OUR vision is a valuable sense that many take for granted, but if you have ever been hit in the eye by ball out on the playground or gotten sand in your eye during a day at the beach, you know there is no joy in having limited vision.

August is Children’s Eye Health and Safety Month. A time when we “look” at helping our children maintain their vision.

According to Prevent Blindness America, parents should be aware of signs that may indicate their child has vision problems, including:

• Wandering or crossed eyes

• A family history of childhood vision problems

• Disinterest in reading or viewing distant objects

• Squinting or turning the head in an unusual manner while watching television

It is suggested that parents bring their child into an eye doctor if they notice these as signs, as some common eye problems may include:

• Amblyopia (lazy eye)

• Strabismus (crossed eyes)

• Ptosis (drooping of the eyelid)

• Color deficiency (color blindness)

• Refractive errors (nearsightedness, farsightedness and astigmatism)

The National Eye Institute provides these ten Healthy Vision Tips to care for your and your child’s eyes:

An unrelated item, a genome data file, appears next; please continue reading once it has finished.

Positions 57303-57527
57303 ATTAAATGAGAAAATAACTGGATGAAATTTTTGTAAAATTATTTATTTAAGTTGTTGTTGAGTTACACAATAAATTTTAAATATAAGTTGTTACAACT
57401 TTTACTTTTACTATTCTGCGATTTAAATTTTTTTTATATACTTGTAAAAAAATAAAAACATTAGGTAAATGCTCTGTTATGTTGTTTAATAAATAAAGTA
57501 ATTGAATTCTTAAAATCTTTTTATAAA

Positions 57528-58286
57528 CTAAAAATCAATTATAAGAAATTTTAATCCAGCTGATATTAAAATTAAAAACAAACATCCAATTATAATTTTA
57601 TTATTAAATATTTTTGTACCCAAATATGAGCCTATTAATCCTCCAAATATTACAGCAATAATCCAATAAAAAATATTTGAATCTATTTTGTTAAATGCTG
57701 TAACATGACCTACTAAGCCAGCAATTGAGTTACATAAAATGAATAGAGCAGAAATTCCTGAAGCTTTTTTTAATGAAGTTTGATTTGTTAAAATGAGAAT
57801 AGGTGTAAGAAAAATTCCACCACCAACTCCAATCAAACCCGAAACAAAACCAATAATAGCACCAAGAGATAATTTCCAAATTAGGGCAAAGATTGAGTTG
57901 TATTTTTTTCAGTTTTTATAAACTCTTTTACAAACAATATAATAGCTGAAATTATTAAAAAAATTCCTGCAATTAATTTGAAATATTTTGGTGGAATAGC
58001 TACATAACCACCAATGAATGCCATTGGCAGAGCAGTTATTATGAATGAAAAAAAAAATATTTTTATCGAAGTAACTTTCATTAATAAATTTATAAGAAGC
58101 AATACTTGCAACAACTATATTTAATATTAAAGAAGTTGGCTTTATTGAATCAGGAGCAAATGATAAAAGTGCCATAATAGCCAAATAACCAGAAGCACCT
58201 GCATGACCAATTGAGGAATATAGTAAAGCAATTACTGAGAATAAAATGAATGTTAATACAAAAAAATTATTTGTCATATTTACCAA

1. Eat right to protect your eyes. Keep your eyes healthy by eating a well-balanced diet.

2. Get moving. Being overweight or obese can put you at a higher risk of diabetes and other conditions that can lead to vision problems.

3. Speak up if your vision changes. Tell a parent or teacher if your eyes are bothering you or you notice changes in your vision.

4. Wear your glasses. Your glasses help you see better, especially when they’re clean and free of smudges.

5. Keep the germs away. Always wash your hands before putting them close to your eyes, especially if you’re putting in or taking out contact lenses.

6. Gear up. Many eye injuries can be prevented with better safety habits, such as using protective eyewear.

7. Wear your shades. The sun’s rays can hurt your eyes. Choose sunglasses that block 99 or 100 percent of both UVA and UVB radiation from the sun. And remember, you should never look directly at the sun.

8. Give your eyes a break. Staring at any one thing for too long can tire your eyes. Give your eyes a rest with the 20-20-20 rule: Every 20 minutes, look about 20 feet away for 20 seconds.

9. Say no to smoking. Smoking can put you at risk for some pretty serious eye issues, which can lead to blindness.

10. Talk about it. Does anyone in your family have issues with their eyes? Not sure? Ask! Talking about eye health with your family can help all of you stay healthy.

For additional information on eye problems, please visit www.preventblindness.org and/or nei.nih.gov. For more information on other vision impairments, please contact NMPASI at   235-7273/4 or visit us online at www.nmpasi.org.

GREG BORJA
Projects Specialist
NMPASI